Federal Reserve minutes reveal debate among members

@CNNMoney November 22, 2011: 2:37 PM ET

NEW YORK (CNNMoney) -- At their last meeting, Federal Reserve members discussed volatile financial markets, Europe's debt crisis and MF Global's bankruptcy. But in the end, they made no changes to existing policy.

At its two-day meeting in early November, the Fed's governors and regional presidents decided to maintain their pledge to keep interest rates near record lows until at least mid 2013. They also stuck to their guns on Operation Twist, a policy aimed at lowering long term interest rates.

Chicago Fed President Charles Evans was the only voting member to officially oppose that action, because he believed the Fed should be doing more to boost economic growth. Evans would be willing to allow inflation to rise a bit more rapidly, if it meant the Fed could focus on bringing the unemployment rate down.

Evans has recently been campaigning for the Fed to give the public more explicit guidelines on how specific economic conditions will affect monetary policy. He argues just by publicizing specific benchmarks, the Fed could reduce uncertainty and help the economy by raising expectations for stronger growth.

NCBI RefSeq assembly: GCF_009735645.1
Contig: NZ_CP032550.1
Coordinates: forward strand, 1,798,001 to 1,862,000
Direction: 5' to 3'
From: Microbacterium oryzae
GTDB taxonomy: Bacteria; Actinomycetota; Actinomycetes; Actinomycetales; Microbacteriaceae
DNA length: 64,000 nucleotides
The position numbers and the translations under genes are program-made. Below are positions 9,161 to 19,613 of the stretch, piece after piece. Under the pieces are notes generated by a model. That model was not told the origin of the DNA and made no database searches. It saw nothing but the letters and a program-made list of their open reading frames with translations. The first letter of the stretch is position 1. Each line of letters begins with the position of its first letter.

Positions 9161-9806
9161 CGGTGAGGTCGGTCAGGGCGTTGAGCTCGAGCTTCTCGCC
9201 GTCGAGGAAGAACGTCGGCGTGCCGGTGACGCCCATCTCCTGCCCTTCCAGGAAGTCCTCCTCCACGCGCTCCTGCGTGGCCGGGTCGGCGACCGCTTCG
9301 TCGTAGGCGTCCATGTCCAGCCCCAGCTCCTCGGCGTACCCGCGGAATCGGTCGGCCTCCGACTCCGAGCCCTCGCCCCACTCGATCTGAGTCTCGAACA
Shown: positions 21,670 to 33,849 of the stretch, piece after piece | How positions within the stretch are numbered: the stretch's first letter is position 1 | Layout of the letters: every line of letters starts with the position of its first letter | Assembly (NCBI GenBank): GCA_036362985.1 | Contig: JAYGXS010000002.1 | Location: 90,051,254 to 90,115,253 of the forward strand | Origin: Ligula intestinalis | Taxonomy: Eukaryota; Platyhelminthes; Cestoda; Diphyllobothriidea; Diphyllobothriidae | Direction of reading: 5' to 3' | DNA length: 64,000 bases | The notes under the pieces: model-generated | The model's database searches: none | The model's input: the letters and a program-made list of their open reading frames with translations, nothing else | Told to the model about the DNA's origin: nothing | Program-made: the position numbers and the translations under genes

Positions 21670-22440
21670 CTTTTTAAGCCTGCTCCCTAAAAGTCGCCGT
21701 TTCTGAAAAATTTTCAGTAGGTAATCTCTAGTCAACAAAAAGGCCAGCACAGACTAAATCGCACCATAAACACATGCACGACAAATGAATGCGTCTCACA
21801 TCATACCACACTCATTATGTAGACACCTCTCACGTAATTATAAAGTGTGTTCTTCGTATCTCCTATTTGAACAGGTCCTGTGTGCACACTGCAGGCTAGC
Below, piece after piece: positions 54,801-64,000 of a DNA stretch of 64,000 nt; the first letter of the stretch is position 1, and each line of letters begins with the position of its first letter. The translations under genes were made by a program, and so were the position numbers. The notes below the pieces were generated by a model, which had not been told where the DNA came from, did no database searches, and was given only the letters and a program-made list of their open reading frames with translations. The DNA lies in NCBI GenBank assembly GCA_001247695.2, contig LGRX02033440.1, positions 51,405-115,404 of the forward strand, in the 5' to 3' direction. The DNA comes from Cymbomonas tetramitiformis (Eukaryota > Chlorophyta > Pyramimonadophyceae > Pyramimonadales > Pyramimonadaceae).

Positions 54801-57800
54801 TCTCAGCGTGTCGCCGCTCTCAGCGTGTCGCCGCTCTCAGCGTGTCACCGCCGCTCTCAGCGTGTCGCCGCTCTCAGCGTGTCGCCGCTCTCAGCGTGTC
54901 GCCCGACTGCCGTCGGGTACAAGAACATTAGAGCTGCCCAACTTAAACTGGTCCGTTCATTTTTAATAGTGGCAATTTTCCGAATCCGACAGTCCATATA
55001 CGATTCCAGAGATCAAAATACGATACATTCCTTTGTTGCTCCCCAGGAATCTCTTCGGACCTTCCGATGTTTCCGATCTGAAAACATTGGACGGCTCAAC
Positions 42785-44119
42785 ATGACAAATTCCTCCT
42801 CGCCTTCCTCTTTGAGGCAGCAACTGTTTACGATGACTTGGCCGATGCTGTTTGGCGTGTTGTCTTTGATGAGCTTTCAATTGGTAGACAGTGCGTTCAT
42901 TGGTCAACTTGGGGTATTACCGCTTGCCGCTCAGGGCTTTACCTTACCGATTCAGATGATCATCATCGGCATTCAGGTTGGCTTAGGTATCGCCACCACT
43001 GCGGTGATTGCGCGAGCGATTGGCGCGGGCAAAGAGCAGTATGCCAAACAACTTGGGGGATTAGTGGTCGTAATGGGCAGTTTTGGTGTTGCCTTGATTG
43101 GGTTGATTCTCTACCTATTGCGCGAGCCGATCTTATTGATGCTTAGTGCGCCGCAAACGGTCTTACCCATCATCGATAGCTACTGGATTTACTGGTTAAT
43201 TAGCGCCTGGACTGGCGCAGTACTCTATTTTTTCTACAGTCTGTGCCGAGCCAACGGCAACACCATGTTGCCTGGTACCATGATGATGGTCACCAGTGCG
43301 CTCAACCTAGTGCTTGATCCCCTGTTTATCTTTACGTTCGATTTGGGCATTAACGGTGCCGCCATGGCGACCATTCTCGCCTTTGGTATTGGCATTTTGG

Federal Reserve still divided on the economy

The minutes of the meeting released Tuesday show the Fed discussed such measures at its November meeting, including issuing plans that would name an explicit target for inflation or national income. Federal Reserve Chairman Ben Bernanke also instructed the Fed's communications team to look further into the matter.

"A majority of participants agreed that it could be beneficial to formulate and publish a statement that would elucidate the Committee's policy approach, and participants generally expressed interest in providing additional information to the public about the likely future path of the target federal funds rate," the minutes said.

Meeting just days after MF Global filed for bankruptcy, the Fed's governors and regional presidents also diagnosed the bankruptcy as having only a "limited" impact on the stability of the financial system.

The Fed also discussed possible adverse effects of Europe's debt crisis, but noted U.S. banks have strengthened their capital and liquidity positions recently. To top of page

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